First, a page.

News of the hacks has spurred growing pressure for new policies that would require better technology to protect the privacy of credit card users.
Speaking exclusively to CNBC for the first time since the massive December data breach, Target C.E.O. Gregg Steinhafel promised to make it right.
"We are committed to make sure we really get to the bottom of all this," Steinhafel said. "Then we are going to apply those insights and those learnings to our business.
Steinhafel says hackers installed a device on Target's registers that remotely stole at least 110 million customers personal information.
Neiman Marcus also announced it was the victim of a similar security breach and other companies may have also been affected.
Now a growing number of people in the retail industry say it's time replace outdated magnetic strips on credit cards with something more secure.
"It's time to move to a computerized magnetic chip embedded in a card and a pin reader. Something that at least in in the 21st century," said Matthew Shay of the National Retail Federation.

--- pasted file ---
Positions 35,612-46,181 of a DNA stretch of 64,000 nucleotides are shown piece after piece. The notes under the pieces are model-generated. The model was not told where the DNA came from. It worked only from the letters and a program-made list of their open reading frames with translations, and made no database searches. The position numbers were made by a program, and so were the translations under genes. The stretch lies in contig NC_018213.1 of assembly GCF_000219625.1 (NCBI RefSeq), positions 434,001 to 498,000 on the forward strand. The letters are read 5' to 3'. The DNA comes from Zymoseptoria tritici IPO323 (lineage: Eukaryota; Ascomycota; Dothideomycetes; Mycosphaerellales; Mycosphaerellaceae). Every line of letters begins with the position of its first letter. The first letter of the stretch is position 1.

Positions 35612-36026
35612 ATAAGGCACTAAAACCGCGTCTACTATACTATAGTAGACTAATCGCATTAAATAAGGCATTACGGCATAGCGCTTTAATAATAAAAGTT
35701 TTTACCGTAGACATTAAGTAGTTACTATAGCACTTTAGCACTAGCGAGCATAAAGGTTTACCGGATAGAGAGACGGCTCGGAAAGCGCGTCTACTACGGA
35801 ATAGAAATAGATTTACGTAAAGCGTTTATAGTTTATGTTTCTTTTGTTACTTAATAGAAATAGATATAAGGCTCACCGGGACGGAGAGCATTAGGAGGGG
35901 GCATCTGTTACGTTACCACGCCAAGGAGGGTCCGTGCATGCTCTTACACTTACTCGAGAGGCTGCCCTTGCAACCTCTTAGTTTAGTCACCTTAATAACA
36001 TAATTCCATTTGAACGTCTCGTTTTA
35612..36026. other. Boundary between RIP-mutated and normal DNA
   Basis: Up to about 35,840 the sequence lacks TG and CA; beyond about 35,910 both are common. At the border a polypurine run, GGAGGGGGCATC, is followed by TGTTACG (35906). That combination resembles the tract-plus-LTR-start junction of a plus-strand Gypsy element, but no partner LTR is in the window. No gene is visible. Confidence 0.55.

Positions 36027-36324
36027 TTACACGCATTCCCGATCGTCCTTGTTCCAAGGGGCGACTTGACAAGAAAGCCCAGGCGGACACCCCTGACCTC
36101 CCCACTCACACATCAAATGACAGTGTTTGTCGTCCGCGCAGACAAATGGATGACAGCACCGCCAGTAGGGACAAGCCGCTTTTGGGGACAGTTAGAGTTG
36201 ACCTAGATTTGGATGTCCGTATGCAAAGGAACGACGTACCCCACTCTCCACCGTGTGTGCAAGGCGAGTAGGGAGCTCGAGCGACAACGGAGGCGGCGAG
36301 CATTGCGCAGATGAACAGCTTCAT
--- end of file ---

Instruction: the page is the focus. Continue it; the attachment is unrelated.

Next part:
Consumer advocate Justin Brookman wants the government to take security one step further.
"I think we should see legislation saying if you use unreasonable security methods you have to pay a fine to the federal trade commission said Brookman.
But in this age of technology, advocates warn consumers using plastic may never be completely protected.
Retailers aren't the only targets of hackers.
A new report from the General Accounting Office, shows the federal agencies experienced more than 22,000 data breaches in 2012.
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